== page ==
“This is not a system that encourages coordination, cooperation or exchange of knowledge,” said Riutort. “They separate us.”
It’s easy to get forced into the sex trade but tough to get out, or stay out. Why? Because our current system has nothing to offer victims but poverty. Most survivors have lousy housing options. Peel recently approved $1.3 million for a three-year pilot program to create shelter beds for trafficking survivors, but treating people before they get trapped in this lifestyle, has to be the ultimate goal – to reach out to them when they are young, and most vulnerable.
Riutort says the “commodification of the female body” gives human trafficking “a complexity that other violence might not have.” To men like Epstein, a woman’s body, or its sexual function, is a plaything, and something that can be bartered and exploited.
It’s an age-old game. Nabokov used the convicted rapist Frank La Salle as a model for a drawn-out defiling that made Humbert Humbert a deeply intriguing character, not just in the novel, but in the white male western literary canon that deemed it a classic. Of course, that closed loop was populated by the likes of Norman Mailer and John Updike. But white male western literature in the 20th century was hardly the only domain where women’s objectification served male gratification – or as Mailer and Updike and Nabokov might claim, male intricacy (that they were only ever socialized by their narrow world that led men to treat women as vessels, never seemed to occur to them).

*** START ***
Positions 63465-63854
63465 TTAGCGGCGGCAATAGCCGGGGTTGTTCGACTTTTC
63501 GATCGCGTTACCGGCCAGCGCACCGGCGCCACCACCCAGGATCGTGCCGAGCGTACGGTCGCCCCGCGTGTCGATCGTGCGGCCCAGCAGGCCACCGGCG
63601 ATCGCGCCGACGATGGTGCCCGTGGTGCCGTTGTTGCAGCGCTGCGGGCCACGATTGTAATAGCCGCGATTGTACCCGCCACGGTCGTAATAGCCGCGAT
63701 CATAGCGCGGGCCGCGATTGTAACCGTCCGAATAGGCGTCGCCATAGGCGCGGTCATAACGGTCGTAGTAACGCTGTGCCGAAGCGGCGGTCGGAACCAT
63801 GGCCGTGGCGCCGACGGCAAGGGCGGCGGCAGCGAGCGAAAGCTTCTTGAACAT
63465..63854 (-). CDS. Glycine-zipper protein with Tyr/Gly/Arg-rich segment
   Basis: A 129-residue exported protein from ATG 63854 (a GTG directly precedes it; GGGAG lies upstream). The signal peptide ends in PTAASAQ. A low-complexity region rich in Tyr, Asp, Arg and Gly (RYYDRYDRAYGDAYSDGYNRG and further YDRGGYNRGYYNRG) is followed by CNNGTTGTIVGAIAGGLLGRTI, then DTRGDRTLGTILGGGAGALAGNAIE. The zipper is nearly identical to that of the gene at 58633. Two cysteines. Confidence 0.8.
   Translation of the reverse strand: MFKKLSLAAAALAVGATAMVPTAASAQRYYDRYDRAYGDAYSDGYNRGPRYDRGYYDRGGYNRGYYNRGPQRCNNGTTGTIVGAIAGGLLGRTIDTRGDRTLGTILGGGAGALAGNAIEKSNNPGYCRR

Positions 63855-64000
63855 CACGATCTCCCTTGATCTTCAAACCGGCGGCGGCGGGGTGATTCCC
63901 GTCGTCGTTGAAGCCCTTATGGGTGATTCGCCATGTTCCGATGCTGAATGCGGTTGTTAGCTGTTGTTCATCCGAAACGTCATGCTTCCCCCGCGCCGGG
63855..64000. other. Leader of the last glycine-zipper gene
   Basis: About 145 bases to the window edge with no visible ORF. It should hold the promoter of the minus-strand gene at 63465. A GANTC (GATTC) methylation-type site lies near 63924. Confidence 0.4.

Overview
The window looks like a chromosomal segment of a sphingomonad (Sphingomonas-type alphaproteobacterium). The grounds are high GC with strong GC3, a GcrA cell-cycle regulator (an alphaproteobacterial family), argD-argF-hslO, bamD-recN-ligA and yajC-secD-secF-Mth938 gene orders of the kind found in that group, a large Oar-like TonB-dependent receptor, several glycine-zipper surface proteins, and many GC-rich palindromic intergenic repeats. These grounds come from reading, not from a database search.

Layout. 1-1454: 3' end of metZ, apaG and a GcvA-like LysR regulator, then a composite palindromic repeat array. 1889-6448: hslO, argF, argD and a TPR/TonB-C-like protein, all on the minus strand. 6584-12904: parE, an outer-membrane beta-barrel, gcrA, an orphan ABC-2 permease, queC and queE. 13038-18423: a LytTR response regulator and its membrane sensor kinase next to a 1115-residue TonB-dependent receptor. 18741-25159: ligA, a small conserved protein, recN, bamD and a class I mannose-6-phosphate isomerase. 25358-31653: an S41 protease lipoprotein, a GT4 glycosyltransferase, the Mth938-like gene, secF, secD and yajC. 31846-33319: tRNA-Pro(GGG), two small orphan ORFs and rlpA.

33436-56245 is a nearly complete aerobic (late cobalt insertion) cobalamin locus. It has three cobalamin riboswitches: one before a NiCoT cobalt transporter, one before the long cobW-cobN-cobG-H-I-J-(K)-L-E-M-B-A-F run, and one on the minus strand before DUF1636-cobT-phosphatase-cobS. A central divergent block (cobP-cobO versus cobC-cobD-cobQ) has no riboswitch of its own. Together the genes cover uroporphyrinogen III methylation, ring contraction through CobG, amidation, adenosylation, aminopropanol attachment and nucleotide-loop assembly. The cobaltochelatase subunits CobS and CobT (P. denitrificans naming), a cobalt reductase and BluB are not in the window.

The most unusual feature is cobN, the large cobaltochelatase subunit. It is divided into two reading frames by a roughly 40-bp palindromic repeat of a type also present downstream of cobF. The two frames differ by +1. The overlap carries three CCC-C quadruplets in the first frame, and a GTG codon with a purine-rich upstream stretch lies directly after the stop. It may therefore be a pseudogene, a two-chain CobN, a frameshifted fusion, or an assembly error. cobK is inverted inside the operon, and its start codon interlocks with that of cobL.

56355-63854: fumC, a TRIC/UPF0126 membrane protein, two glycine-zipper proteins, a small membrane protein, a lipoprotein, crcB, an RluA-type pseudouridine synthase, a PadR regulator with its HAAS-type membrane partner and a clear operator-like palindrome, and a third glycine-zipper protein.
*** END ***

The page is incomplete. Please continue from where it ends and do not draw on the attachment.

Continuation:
JFK’s exploits showed how so-called progressives in the political sphere actually operated. The corporate world, captured in the TV series Mad Men, was just what the title suggests, a realm of white leaders who acted on both of the common meanings of the word – raging and deranged. Its use of the advertising industry was no random idea. Our consumer world and the marketing machinery that drives our deepest desires and fears is largely built on the idea of men who call the shots and women who better play along.
Sadly, this mix of male power and privilege, often elevated and envied, is what fuels part of the human trafficking reality. Men, usually with money, expect women, usually vulnerable, to satisfy them. It’s been socialized into DNA for centuries.
Until we, as a society, collectively, men and women, start to take serious action, the Jeffrey Epsteins of the world, and the much less powerful and wealthy, will only become more emboldened in their predation.